US president calls for bipartisan unity

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US President Donald Trump delivers his State of the Union address to a joint session of Congress in Washington DC. Xinhua

WASHINGTON  (Xinhua) –  US President Donald Trump called for unity and bipartisanship in his State of the Union address Tuesday night facing a divided Congress after two years of bitter partisan fight and heightening political polarisation that have largely dominated Washington.

Speaking to a joint session of Congress in the House of Representatives, Mr Trump urged Congress to “reject the politics of revenge, resistance and retribution, and embrace the boundless potential of cooperation, compromise and the common good.”

“Together we can break decades of political stalemate,” he said in the prime-time speech. “We can bridge old divisions, heal old wounds, build new coalitions, forge new solutions, and unlock the extraordinary promise of America’s future. The decision is ours to make.”

The remarks were part of Mr Trump’s second State of the Union address and his third speech to a joint session of Congress but the first facing a divided Congress.

Republicans lost control of the House after eight years in power during the 2018 midterm elections, while holding onto their majority in the Senate.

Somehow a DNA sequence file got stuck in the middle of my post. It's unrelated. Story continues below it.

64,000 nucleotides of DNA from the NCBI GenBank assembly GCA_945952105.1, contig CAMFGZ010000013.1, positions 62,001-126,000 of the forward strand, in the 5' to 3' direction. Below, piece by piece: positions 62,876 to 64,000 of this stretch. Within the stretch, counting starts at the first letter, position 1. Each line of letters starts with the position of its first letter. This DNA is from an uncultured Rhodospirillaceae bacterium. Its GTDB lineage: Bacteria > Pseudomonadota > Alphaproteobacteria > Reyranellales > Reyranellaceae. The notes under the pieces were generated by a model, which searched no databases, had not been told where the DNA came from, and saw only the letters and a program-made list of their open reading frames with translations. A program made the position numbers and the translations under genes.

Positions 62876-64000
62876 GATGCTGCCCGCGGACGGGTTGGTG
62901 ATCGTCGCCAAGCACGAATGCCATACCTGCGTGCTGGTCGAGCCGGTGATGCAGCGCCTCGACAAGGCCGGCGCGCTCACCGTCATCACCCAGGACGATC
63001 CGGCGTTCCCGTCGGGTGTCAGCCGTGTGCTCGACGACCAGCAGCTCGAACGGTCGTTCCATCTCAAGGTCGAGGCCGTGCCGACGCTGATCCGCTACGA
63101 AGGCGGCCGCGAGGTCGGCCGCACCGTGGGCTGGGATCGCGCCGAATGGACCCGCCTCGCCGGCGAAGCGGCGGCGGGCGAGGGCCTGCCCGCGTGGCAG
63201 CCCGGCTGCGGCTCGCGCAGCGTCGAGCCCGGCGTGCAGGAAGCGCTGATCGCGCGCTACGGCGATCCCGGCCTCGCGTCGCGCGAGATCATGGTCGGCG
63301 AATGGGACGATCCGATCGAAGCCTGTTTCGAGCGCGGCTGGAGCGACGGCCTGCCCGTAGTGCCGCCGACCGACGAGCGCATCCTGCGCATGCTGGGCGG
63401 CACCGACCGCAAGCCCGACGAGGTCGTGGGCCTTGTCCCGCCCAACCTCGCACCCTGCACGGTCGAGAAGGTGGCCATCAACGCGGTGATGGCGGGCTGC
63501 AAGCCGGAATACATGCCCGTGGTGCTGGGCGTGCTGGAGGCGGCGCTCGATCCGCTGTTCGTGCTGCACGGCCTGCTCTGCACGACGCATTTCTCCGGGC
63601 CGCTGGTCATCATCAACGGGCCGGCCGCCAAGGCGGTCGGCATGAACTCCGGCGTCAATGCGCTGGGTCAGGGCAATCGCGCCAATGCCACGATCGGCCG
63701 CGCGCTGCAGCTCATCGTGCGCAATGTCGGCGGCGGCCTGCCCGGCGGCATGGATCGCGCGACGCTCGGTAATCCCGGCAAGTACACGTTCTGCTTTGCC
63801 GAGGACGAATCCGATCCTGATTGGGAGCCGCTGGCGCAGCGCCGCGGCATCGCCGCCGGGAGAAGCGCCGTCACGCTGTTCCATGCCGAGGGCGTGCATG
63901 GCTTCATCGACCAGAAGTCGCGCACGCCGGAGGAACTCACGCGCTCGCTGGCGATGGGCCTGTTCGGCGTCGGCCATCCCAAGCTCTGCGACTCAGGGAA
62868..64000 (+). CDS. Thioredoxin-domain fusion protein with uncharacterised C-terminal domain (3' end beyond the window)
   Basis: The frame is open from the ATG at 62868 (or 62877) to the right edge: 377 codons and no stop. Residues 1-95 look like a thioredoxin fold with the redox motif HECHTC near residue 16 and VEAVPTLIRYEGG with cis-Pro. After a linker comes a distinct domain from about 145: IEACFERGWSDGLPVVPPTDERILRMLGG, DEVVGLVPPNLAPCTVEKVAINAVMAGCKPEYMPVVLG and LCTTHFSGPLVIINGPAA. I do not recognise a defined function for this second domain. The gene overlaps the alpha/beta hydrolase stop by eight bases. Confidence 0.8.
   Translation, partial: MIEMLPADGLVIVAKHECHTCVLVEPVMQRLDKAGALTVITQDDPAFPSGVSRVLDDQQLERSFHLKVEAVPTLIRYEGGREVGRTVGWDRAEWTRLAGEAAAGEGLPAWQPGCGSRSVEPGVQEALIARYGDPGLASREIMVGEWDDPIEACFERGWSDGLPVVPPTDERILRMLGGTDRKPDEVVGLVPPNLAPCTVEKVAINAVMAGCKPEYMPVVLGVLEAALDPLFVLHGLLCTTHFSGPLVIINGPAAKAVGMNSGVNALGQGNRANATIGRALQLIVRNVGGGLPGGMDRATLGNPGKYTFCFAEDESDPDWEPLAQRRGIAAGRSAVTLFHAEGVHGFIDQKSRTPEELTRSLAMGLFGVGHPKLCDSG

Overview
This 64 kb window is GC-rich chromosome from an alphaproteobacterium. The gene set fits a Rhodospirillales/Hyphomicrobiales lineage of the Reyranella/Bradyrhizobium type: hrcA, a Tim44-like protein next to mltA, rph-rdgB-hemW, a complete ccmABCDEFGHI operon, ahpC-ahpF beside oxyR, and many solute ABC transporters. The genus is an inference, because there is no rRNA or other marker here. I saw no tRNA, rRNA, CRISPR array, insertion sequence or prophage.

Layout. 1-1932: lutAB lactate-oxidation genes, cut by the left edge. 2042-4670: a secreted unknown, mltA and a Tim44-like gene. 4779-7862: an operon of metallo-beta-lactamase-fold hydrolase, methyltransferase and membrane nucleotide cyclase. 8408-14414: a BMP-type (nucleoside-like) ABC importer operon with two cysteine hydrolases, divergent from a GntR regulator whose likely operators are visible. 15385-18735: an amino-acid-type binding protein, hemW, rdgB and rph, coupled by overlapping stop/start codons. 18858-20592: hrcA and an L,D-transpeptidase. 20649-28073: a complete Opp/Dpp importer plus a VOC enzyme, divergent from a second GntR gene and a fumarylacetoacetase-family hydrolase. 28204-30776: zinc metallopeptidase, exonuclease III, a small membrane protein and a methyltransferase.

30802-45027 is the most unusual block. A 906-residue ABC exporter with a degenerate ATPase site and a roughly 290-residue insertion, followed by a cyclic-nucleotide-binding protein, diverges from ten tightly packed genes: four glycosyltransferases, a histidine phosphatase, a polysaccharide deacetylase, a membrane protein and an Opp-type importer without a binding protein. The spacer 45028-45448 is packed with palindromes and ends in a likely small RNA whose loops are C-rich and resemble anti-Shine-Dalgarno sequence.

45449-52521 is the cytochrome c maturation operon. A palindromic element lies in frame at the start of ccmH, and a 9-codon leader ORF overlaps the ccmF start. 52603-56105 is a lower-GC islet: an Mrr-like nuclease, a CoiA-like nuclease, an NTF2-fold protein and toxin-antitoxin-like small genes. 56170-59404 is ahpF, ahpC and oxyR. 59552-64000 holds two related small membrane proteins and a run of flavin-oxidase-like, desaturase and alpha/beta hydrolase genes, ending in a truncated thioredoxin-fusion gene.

Democratic heavyweight Nancy Pelosi, now House speaker, was sitting behind the president during his speech, next to Vice President Mike Pence.

Many female Democratic lawmakers, including Pelosi, were dressed in white appearing on the House floor to show solidarity with “the women of the suffrage movement.”

When Trump said “the state of our union is strong,” Ms Pelosi did not give him a standing ovation, as some Republicans stood and chanted “USA”.

The lack of agreement between the White House and Congressional Democrats over whether to provide billions of US dollars for a border wall along the US-Mexico border, a plank of Mr Trump’s 2016 presidential campaign, had led to a record 35-day partial government shutdown, which ended temporarily on January 25.

A tit-for-tat political brawl between Mr Trump and Ms Pelosi over the shutdown delayed the president’s annual update to Congress, originally set on Jan. 29, until Tuesday.

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